Julia Reed

Hope In The Ruins

In 1719, a year after Jean-Baptiste le Moyne, Sieur de Bienville, established New Orleans as the capital of the fledgling French colony of Louisiana, a hurricane wiped out the handful of palmetto huts that comprised the city.

A Reckoning In The Bayou

His luck finally ran out last week. Seventy-two-year-old former governor Edwin W. Edwards was convicted of extorting almost $3 million from companies that applied for riverboat-casino licenses.

A Woman Of Substance

When Liz Tilberis, the editor in chief of Harper's Bazaar, died on April 21 after a six-year battle with ovarian cancer, even her closest friends and colleagues couldn't quite believe it. "She never, ever let on," said Brana Wolf, Bazaar's editor-at-large. "In her mind she was always fighting to get better." As late as the week before she died, the British-born Tilberis, 51, was sitting upright beneath an oxygen tent, going over final layouts for the June issue. "It was such a shock," said her...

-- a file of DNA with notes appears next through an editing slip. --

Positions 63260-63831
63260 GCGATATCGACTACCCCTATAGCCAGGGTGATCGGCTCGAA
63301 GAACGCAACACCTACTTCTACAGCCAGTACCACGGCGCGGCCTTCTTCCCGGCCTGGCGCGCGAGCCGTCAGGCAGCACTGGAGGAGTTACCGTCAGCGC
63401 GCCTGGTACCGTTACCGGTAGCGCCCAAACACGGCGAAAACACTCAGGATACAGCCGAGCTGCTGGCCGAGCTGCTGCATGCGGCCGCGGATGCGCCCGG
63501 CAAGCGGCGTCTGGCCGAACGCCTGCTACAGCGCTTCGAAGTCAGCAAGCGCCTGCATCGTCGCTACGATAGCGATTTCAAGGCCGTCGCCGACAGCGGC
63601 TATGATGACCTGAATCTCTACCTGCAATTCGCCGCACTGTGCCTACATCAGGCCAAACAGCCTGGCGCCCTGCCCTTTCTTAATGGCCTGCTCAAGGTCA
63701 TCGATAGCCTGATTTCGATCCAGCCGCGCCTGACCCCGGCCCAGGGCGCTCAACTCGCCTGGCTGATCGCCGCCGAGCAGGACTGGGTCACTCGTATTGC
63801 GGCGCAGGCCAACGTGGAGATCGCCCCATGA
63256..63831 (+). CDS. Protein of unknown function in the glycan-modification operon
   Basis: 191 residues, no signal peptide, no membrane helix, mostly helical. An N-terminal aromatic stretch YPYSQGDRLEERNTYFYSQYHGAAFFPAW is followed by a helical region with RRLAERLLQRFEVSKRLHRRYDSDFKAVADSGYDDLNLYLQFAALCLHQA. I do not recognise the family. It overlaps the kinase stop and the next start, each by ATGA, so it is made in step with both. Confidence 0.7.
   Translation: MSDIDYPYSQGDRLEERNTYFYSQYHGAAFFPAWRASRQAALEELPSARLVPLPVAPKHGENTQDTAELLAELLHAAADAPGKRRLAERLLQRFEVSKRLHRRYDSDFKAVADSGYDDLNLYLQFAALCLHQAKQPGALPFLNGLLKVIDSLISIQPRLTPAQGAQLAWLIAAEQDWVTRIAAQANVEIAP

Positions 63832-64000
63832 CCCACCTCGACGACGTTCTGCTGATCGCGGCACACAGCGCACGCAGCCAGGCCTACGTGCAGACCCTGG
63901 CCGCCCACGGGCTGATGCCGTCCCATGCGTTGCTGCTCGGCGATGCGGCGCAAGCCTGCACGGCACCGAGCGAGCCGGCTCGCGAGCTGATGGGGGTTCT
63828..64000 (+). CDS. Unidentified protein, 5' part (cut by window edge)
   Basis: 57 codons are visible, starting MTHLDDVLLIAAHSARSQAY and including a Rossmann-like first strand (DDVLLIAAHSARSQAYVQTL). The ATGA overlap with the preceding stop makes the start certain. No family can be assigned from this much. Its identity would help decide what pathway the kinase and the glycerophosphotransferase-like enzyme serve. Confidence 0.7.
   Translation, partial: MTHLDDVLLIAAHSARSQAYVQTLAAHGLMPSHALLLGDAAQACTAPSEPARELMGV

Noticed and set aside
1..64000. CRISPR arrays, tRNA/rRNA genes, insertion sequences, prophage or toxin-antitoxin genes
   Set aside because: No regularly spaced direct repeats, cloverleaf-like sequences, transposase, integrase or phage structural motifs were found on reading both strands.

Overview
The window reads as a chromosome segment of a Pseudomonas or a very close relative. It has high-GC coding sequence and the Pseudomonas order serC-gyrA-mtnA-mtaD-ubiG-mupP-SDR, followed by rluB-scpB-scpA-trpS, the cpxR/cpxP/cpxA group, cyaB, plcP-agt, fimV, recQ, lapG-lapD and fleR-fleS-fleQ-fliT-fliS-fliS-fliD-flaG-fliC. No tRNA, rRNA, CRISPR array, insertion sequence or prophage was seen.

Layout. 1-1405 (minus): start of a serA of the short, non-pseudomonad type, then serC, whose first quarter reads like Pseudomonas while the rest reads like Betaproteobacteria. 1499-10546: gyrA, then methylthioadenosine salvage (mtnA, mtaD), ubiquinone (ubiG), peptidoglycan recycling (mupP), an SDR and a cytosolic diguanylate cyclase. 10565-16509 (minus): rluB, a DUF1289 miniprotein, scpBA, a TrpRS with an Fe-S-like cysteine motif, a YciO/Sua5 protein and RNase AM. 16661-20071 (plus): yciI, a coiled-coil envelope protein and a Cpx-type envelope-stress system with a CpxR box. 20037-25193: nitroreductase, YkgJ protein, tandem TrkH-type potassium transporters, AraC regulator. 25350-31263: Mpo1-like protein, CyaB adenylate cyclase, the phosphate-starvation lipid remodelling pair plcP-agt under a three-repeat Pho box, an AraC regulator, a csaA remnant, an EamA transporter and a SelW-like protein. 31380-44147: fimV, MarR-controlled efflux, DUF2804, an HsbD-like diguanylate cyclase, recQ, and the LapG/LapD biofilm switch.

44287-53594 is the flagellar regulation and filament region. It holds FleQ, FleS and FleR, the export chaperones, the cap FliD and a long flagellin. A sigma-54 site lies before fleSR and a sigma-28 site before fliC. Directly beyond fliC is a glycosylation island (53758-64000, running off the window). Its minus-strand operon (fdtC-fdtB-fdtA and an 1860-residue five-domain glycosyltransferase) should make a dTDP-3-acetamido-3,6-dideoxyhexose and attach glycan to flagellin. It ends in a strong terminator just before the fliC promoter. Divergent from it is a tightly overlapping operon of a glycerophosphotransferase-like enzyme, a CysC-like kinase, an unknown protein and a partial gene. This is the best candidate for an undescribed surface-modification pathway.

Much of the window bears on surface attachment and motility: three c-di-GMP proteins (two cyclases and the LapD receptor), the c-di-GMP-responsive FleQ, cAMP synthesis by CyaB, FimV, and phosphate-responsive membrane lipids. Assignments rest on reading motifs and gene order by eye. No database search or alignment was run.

The Test For Trent

IN AUGUST 1996, TWO months after Chester Trent Lott became the majority leader of the United States Senate, he granted a reporter a rare interview inside his Pascagoula, Miss., home.

Treasures Of The Past

WHEN COMMODORE Matthew Perry sailed his ""black ships'' to the mouth of Tokyo Bay in 1853, most Japanese feared a barbarian invasion. But as artist Renjo Shimooka soon learned, America's gunboat diplomacy opened Japan to invaders of a different sort: tourists and their gadgets.

The Life Of The Party

I SHOULD CONFESS UP FRONT THAT I have been a guest of Sally Quinn's. It was last year, and I'd written a piece for Vogue complaining that no one gave great parties anymore.

'One Life Is Not Enough'

THE FIRST TIME I MET Gianni Versace we talked about Jane Fonda's new implants. ""Jane Fonda is so fabulous. Why did she do that to her breasts? When she came to Milan her breasts were up to here,'' he said, pointing to his chin.